Paula’s lawyer, Francisca Fernández, says that her client’s case is by no means an isolated one. She has been involved in two other cases where women are suing the public health services in Galicia on account of doctors’ moral objections. Despite this, the public health service in Galicia says it guarantees the right to an abortion according to terms specified by law, pointing to two late terminations in A Coruña y Ourense that have just been carried out.

Doctors can refuse to perform abortions on moral ground only if doesn't affect a patient's access to care

Galicia is no exception when it comes to sidestepping the need to terminate pregnancies. Across the country, only a small percentage of legal abortions are performed by regional public health services. Most – 90% in 2014 – are referred to private clinics funded by the state for the purpose. This is perfectly legal but complications arise when the termination is urgent and when the private clinic is hundreds of miles away.

Lawful objection

The 2010 abortion law specifically states that the termination of pregnancies due to fetal congenital anomaly or incurable illness should preferably be carried out in public health service centers as they are more complicated and often required in later pregnancy. According to figures from Spain’s Ministry of Health, this type of termination accounted for around 300 out of the 94,796 abortions carried out in 2014.

A doctor’s objection to performing an abortion on moral grounds is taken into account by the 2010 law but on certain conditions. Article 19.2 states that health professionals directly involved in the voluntary termination of a pregnancy can exercise their right to conscientious objection as long as it does not affect the patient’s access to care.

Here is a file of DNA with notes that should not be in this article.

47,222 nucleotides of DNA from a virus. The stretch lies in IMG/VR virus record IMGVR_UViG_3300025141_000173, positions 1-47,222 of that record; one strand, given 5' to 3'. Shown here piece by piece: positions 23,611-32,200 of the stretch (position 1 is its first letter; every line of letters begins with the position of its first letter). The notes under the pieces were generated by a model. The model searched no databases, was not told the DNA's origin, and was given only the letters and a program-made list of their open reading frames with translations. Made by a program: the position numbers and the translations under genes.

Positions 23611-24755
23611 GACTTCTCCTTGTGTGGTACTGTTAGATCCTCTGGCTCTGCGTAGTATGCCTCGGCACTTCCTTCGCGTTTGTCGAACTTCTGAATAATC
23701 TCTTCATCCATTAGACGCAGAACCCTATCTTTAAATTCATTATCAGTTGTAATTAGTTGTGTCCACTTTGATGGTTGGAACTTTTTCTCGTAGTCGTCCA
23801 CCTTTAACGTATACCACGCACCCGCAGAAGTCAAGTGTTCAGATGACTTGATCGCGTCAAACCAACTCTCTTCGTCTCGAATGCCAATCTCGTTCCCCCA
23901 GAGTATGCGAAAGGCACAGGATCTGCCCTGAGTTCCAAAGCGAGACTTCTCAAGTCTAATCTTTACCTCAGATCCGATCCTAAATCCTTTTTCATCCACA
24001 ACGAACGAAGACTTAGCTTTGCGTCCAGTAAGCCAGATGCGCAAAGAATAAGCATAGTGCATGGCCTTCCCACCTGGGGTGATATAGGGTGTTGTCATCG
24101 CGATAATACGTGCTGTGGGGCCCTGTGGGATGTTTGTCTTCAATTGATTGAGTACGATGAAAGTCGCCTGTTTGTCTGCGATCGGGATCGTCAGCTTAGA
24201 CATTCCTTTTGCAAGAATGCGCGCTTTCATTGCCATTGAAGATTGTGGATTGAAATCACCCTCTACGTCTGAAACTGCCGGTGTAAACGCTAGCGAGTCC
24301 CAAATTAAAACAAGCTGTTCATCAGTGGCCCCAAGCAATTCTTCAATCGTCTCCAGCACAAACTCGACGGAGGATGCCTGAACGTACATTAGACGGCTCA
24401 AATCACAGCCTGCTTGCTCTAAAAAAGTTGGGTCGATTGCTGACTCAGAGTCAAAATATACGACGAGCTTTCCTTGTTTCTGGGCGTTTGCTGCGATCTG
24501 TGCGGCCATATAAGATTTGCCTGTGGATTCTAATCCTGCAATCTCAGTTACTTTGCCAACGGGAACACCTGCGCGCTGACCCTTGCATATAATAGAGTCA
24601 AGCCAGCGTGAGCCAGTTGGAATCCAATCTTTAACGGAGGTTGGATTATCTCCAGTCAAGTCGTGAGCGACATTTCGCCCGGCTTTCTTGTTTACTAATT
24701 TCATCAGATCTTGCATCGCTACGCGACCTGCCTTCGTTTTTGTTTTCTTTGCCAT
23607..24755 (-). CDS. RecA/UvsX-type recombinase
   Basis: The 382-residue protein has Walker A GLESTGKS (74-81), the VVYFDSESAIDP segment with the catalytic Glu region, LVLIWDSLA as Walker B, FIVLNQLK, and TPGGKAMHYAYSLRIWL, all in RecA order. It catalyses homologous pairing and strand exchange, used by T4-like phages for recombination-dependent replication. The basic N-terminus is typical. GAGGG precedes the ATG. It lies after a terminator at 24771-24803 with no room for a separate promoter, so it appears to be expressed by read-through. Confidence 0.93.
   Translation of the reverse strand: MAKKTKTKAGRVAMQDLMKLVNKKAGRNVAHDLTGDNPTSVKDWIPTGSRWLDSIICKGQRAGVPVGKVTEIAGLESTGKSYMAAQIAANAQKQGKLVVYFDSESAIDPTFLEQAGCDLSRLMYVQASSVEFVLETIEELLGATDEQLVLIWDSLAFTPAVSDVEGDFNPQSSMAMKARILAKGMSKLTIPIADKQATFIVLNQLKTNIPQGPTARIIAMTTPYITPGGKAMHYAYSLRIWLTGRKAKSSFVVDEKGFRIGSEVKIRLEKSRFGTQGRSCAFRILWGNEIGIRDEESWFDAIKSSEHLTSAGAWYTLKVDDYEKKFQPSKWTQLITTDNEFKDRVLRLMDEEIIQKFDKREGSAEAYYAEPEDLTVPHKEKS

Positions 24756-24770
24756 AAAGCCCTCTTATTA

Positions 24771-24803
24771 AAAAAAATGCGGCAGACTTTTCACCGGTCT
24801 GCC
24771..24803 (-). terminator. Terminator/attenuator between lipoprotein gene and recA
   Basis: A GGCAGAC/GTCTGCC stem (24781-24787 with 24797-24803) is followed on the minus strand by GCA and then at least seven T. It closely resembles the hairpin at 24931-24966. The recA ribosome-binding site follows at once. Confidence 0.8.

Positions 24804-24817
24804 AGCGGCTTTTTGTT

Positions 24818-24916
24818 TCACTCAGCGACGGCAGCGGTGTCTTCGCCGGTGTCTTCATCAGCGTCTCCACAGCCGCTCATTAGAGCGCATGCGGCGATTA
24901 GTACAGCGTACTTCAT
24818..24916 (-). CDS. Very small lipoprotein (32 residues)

However, a report called Deficiencies and Inequality in Spain’s Sexual and Reproductive Health Care compiled by 13 organizations, including Women’s Link and Médicos del Mundo, highlights that access to abortions within the public health service varies depending on the autonomous community. And it points out that in 2014, not one abortion was carried out in public hospitals in Aragon, Extremadura, Castile-La Mancha and Murcia: all were referred to private clinics.

Also controversial are the methods used to terminate a pregnancy. Doctors may simply prescribe a pharmaceutical product, allowing for minimal involvement. In Galicia, an investigation is underway into the public health services’ use of pharmaceuticals in terminations between 14 and 22 weeks related to congenital anomalies or the mother’s health.

The health service's negligence caused “physical and psychological damage for which no compensation exists”

Blanca Cañedo, spokesperson in Asturias for the Association of Accredited Abortion Clinics (ACAI) insists on the necessity of training doctors to perform the abortions surgically. She believes that using pharmaceutical drugs is “brutal at 14 weeks since it induces contractions that last for days until the fetus is expelled.”

The President of the National Federation of Family Planning (FPFE), Luis Enrique Sánchez, believes that one of the main reasons that some public hospitals don’t carry out abortions is that the health authorities have not insisted on it as an obligation, allowing gynecological units to dodge the issue, citing organizational difficulties, a shortage of surgeons or other resources for doing so. “It’s a lack of political will from those in charge of health,” says Sánchez.

In Paula’s case, the court’s ruling has exposed the public health service’s resources as inadequate. Paula is convinced that if she had had a termination in Galicia, she would not have lost her womb and the chance to conceive and give birth again.

English version by Heather Galloway.